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4

Yes, you can license the work under new terms to everyone or just to this one person, as you like. You don't need to release a new version to add a license. If you did, then companies that sell licenses to use their software would have to bump the version number every time somebody bought one. Am I free to rescind the share-alike requirement of GPL by just ...


1

In general, as you are the sole author, you can release your work under any license and you can change the license at your will. Since you cannot change the licence retroactively, you cannot say "Version x.y.z which was under GPL from today is under your-needed-license". So I think that the the simplest solution is for you to relase a x.y.z+1 ...


1

I am referring below to sections in the license language of LGPL_v2.1. I believe 2 options are open to you: a) You may distribute the entire library (all the files, even those you are not using) under Section 1 of the license. b) When you are selectively ship only part of the library (the parts you need), then this would be considered a modification of the ...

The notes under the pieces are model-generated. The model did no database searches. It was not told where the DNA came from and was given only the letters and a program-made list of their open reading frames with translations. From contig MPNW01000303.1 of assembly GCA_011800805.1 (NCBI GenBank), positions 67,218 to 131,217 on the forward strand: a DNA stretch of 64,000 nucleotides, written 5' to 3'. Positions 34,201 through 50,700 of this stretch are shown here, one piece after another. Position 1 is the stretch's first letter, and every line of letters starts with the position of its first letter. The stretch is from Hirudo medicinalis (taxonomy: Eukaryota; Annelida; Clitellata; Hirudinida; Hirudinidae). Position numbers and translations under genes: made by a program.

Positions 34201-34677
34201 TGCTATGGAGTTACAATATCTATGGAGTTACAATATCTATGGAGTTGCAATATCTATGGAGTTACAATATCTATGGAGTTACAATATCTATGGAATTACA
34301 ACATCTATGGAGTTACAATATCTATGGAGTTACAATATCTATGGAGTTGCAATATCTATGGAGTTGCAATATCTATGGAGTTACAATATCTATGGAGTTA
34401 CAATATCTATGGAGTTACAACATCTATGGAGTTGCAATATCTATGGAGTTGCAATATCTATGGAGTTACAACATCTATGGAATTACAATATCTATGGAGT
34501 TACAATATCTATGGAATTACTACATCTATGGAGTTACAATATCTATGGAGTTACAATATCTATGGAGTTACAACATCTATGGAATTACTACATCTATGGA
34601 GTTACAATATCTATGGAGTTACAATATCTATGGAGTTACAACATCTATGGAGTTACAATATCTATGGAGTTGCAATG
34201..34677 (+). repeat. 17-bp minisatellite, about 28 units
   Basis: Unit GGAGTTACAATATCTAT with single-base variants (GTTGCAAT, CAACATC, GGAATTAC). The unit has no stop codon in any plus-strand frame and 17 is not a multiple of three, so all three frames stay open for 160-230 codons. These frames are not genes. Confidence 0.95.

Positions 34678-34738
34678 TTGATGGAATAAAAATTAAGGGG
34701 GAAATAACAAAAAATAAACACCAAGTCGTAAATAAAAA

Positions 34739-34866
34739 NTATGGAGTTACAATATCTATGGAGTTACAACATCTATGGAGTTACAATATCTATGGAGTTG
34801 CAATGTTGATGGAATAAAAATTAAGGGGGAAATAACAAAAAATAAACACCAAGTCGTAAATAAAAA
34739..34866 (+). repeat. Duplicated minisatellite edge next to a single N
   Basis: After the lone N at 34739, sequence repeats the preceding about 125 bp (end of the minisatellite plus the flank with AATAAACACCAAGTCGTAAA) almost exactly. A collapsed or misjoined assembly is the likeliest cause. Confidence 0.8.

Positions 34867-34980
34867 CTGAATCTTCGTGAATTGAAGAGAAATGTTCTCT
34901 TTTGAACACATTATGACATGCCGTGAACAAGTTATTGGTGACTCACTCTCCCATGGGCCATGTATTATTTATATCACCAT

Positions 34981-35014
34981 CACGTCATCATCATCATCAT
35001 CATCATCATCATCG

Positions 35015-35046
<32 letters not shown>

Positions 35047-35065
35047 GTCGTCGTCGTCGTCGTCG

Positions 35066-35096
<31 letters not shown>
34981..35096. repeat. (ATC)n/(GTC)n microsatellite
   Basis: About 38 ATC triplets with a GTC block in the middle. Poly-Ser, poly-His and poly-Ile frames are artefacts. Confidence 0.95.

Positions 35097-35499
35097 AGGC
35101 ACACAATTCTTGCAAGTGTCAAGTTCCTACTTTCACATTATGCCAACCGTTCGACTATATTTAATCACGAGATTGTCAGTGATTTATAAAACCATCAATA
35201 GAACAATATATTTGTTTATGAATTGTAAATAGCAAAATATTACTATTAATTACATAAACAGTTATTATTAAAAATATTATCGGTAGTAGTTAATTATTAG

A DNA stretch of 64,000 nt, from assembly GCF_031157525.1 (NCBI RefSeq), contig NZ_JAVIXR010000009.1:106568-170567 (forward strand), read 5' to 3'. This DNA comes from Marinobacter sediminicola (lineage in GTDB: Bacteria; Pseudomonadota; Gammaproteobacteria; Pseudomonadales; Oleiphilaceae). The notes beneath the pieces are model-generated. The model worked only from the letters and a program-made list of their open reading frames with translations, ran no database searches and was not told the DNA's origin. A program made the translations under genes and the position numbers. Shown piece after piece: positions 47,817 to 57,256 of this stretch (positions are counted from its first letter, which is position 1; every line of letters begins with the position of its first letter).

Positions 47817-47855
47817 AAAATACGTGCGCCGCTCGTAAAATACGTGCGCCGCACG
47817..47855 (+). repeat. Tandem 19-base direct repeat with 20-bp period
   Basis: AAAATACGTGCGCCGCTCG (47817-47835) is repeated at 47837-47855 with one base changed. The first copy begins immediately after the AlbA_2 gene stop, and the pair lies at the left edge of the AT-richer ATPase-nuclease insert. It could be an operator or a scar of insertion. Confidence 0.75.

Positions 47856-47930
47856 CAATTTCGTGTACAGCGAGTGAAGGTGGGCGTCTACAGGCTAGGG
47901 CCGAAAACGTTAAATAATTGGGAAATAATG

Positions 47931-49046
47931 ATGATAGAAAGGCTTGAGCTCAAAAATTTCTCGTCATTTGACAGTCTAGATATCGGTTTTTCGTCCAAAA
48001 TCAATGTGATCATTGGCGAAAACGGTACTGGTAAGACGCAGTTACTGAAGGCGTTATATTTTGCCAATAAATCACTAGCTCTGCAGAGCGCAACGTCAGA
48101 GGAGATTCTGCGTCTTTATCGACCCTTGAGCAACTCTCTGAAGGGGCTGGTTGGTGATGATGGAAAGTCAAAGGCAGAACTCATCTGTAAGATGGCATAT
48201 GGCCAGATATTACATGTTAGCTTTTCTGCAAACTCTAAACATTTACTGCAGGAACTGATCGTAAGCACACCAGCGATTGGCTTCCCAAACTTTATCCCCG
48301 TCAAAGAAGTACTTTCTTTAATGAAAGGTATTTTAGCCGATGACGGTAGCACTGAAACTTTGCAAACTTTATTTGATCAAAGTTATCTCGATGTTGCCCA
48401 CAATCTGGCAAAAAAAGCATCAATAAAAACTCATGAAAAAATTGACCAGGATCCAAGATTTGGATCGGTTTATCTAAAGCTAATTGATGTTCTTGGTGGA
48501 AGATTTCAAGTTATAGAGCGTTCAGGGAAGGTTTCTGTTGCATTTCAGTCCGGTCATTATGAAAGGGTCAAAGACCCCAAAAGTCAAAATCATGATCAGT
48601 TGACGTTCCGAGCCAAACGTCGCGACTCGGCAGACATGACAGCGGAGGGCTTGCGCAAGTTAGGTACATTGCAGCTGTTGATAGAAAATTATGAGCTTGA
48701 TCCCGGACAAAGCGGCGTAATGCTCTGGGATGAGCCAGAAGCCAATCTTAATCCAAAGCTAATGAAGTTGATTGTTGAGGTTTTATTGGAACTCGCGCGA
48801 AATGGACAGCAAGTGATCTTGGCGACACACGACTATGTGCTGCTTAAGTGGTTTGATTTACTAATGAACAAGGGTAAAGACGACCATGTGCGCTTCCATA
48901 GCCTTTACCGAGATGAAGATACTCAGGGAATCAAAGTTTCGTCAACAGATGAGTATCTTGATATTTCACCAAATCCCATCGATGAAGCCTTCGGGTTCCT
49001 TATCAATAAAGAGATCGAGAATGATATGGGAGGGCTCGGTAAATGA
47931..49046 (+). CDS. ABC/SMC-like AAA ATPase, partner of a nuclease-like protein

6

There is no universal rule. You have to file a bug and ask. In general, it is probably safest to assume that the most restrictive or most specific license terms apply, unless there is some indication that the author intended to dual-license (i.e. that they wanted to let you choose which license terms to follow). In this case, that means you're probably ...


2

Whenever you form and distribute a derivative of a GPL work, you must license that new derivative, as a whole, under the GPL. Your code, in isolation, can be under the MIT license, but when it is combined and distributed with GPL-licensed code, that combination (probably) forms a derivative work which must be licensed as a whole under the GPL. Note that the ...


0

The general consensus is the Stack Overflow answer you have linked to is incorrect; linking to a library creates a derivative work and therefore the GPL applies to the combined work. You can see some arguments in favour of this view here. Unsurprisingly, this is also the view of the FSF. For the opposing view, see this question.


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